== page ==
There was a little optimism from north of the border too. Retired Ontario tobacco farmer Larry DeCarolis of Waterville, Ontario, was one of a number of the Canadian farmers who attended the show.

Formerly a tobacco grower, DeCarolis said the new tobacco marketing system in Canada has been working quite well since the buyout there in 2008.

DeCarolis was looking for ideas for family members who are still growing tobacco, but there was definitely some sticker shock.

“I priced kilns (barns) here, and they are up to $40,000 now,” he said. “It would be hard to justify a purchase that large in the situation we have now.”

But the tobacco infrastructure isn't as old in Canada as it is in the United States, said DeCarolis, so replacing it isn't as urgent.

The Upper Southeast's love affair with cotton is cooling. According to the National Cotton Council planting intentions survey ―released shortly after the Southern Farm Show ―cotton acreage this season will be just under 400,000 in North Carolina. That would be a third less than in 2012.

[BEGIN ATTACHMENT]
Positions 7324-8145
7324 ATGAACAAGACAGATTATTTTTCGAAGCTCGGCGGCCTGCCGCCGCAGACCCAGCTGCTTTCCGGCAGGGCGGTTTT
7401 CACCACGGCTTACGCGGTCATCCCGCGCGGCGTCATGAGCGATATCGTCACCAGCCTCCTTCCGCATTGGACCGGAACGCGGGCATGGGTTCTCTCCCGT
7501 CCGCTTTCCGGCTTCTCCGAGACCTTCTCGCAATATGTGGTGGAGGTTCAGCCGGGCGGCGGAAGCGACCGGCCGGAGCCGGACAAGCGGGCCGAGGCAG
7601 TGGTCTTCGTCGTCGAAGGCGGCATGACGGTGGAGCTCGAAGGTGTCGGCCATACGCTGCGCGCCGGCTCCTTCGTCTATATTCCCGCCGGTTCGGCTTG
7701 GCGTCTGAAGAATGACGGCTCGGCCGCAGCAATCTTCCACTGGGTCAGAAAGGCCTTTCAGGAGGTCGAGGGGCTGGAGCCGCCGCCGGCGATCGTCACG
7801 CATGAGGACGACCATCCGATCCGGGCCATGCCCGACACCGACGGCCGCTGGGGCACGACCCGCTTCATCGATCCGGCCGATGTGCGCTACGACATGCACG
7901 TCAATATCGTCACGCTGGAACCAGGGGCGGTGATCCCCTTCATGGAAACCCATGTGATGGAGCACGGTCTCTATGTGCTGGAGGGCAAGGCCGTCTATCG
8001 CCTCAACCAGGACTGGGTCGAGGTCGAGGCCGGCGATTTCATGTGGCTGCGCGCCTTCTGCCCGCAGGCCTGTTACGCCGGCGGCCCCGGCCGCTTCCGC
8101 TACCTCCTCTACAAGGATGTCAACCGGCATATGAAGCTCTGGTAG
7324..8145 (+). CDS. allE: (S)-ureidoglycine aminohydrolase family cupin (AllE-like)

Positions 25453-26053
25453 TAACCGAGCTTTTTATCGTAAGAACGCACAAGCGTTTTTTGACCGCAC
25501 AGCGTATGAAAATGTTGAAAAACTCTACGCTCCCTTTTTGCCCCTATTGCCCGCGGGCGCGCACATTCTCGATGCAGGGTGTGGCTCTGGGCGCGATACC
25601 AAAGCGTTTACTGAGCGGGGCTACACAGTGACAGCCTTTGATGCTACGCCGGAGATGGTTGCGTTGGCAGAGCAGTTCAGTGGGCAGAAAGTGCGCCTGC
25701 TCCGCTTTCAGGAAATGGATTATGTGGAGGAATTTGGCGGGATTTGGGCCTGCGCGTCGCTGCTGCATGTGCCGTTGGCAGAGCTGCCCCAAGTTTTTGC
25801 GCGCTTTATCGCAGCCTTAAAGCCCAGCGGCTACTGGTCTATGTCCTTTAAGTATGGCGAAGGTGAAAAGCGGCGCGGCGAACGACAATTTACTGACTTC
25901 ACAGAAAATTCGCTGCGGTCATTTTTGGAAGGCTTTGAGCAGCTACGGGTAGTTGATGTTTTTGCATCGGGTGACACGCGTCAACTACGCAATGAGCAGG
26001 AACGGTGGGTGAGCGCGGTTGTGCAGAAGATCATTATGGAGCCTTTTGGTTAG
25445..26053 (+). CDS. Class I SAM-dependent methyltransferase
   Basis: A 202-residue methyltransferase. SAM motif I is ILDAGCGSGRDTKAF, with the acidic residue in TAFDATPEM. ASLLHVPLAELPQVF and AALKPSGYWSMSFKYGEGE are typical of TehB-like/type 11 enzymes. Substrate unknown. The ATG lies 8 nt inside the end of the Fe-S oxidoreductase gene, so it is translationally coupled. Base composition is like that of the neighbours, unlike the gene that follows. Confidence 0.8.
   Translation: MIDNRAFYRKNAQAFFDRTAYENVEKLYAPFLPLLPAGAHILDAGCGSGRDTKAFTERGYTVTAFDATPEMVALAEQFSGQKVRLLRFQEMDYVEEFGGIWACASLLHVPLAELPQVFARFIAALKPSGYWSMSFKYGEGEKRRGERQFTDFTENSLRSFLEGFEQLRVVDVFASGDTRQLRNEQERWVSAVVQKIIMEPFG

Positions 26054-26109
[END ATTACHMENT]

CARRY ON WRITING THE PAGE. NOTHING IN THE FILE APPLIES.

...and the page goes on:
South Carolina acreage is projected at 265,000 acres, 11 percent less than 2012.

And Virginia acreage is projected at 62,000, down 28 percent from a year ago.

Survey participants who were reducing cotton planting told the NCC that in general they are shifting to corn and soybeans, with soybeans more heavily favored as the alternative, the council said. Where participants indicated an increase in cotton acres, the land appeared most frequently to come from peanuts.

chrisbickers@gmail.com

 

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